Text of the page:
Blind Golfer's Game A Real Eye-opener
Bill McMahon's last clear picture of the world is that of a lush, green fairway. In February 1983 McMahon was playing golf with three friends near Miami when he became dizzy after a tee shot. "Suddenly everything was blurry," says McMahon. "I felt like I'd been leveled by Mike Tyson, but I had no idea what was happening to me."
A few days later doctors told McMahon, a diabetic, that he bad suffered a retinal hemorrhage in his left eye brought on by his illness. He had several laser surgeries, but none helped. Six months later he was legally blind in both eyes. "I was convinced that I'd never hit another golf ball," says the 39-year-old McMahon, who lives in Framingham, Mass., and played golf at Holy Cross in 1978 and '79. "I was depressed and bitter. It was a major project to get dressed, never mind play 18 holes."
McMahon did not pick up a club until the spring of 1985, when a close friend, Ed Zamm, brought him to Shorehaven Golf Club, the same course McMahon had played while growing up in East Norwalk, Conn. Zamm handed McMahon a five-iron and asked him to give it a shot. "I was terrified," says McMahon. "Try closing your eyes and hitting—it's not easy. I whiffed the first few attempts, but then I made contact. The ball flew only 100 yards, but it was the sweetest five-iron I've ever hit."
For the last seven years McMahon has played under the tutelage of Kevin Sullivan, whom he met through a mutual friend. Sullivan serves as McMahon's eyes on the course. Before each shot Sullivan aligns McMahon's grip and feet, then goes over the conditions surrounding the shot and tells him how hard to hit the ball. McMahon averages 115 for 18 holes—his low score is 103—and plays in about six sanctioned U.S. Blind Golfers Association tournaments a year. He has also participated in three Stuart Cups, a Ryder Cup-like international match for the blind.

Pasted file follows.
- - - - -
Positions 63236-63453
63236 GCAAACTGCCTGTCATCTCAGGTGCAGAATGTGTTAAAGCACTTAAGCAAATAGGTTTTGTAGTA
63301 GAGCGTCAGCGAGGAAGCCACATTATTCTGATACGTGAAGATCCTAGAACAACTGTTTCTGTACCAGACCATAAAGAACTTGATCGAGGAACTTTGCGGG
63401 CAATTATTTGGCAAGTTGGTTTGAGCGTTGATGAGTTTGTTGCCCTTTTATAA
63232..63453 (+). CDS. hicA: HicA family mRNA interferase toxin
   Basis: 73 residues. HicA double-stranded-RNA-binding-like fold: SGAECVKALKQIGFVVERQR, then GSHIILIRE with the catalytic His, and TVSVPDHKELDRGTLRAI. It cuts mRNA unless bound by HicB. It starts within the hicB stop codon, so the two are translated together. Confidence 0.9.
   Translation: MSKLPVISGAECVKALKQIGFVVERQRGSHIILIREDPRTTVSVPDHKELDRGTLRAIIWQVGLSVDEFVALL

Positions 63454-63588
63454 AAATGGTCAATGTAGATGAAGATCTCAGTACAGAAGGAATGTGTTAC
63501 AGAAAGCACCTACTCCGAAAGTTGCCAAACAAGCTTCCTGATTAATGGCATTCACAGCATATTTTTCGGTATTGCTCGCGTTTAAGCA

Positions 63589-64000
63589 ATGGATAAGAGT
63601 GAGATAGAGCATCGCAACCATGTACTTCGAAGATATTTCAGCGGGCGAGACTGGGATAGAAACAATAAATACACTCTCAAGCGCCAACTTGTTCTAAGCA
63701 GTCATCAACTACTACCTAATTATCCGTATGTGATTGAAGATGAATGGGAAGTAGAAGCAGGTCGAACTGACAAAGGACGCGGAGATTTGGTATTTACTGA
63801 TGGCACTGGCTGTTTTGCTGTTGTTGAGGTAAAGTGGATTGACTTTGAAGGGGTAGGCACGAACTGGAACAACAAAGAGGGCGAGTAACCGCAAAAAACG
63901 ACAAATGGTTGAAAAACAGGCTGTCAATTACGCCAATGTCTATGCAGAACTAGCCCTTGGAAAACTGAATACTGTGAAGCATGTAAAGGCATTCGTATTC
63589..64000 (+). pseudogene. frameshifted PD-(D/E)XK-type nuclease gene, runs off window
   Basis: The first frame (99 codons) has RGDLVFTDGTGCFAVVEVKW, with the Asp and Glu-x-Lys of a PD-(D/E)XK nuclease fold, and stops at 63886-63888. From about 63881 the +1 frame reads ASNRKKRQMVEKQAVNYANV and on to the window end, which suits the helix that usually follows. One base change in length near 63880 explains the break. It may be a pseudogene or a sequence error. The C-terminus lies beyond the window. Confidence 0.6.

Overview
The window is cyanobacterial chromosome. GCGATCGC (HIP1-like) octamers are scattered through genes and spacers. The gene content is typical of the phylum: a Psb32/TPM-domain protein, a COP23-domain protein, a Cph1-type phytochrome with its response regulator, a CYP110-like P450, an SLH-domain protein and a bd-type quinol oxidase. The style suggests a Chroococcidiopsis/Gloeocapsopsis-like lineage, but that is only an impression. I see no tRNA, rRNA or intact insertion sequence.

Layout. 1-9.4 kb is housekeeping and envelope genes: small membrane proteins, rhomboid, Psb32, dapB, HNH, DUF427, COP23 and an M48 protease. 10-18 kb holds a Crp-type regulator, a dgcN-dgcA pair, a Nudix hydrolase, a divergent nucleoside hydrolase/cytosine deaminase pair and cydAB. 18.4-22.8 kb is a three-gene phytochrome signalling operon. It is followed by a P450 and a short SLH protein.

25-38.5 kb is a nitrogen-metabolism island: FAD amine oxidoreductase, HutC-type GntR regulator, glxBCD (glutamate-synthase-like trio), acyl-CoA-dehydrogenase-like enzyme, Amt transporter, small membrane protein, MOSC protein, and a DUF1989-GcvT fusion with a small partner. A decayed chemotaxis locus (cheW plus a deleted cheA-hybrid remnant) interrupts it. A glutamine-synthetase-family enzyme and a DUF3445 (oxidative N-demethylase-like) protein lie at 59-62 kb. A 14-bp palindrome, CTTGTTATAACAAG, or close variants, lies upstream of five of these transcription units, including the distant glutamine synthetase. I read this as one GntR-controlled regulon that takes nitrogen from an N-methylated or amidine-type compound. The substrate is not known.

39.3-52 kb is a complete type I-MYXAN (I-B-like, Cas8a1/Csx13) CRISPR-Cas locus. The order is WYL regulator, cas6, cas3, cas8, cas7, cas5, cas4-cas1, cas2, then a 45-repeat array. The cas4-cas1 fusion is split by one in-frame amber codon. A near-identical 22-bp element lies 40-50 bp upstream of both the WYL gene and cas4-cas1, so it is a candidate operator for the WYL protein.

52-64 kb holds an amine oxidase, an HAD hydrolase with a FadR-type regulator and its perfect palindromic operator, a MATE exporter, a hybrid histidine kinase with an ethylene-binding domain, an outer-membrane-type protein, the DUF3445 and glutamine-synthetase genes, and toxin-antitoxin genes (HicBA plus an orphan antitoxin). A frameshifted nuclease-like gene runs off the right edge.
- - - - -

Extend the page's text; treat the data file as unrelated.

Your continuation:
"What's especially fun is when I go somewhere and get paired with sighted guys who've never seen a blind man play," says McMahon, who is preparing for the U.S. Blind Golfers' Championship on Sept. 20-23 at Disney World in Orlando. "You can't imagine the yelps I hear from folks who've just watched a blind guy crank a 230-yard drive down the fairway. I may be blind, but that doesn't mean I can't be a golfer. The only thing I can't do is drive a cart."
Thorpe Tries to Put Difficulties Behind Him
In preparation for the Senior tour, Jim Thorpe is trying to rediscover his game after a dismal stretch of golf and a trying time in his personal life. In October 1995 his father, Elbert, passed away. His mother, Vivian, died six weeks later. That December his daughter, Sheronne, then a freshman at Virginia State, alleged that she was raped by the quarterback of the school's football team and another athlete as three other athletes waited their turn. Although the quarterback was charged with sexual assault (charges were not brought against the four others) and suspended from the football program, he was acquitted and later reinstated to the team.
"The first thing you want to do is grab a gun and blow their heads off," says the 48-year-old Thorpe. "It was tough. It was six or seven months of pure hell for my wife. There were nights when she'd wake up from a bad dream, shouting."
Thorpe put golf on hold for nearly six months to spend more time with his daughter, who left Virginia State and moved to Florida with her parents. She recently filed a $13 million civil suit against the school and the men she accused of raping her. "She's doing very well," Thorpe says of Sheronne. "I feel like being around her made me stronger, realizing how strong she is at 20."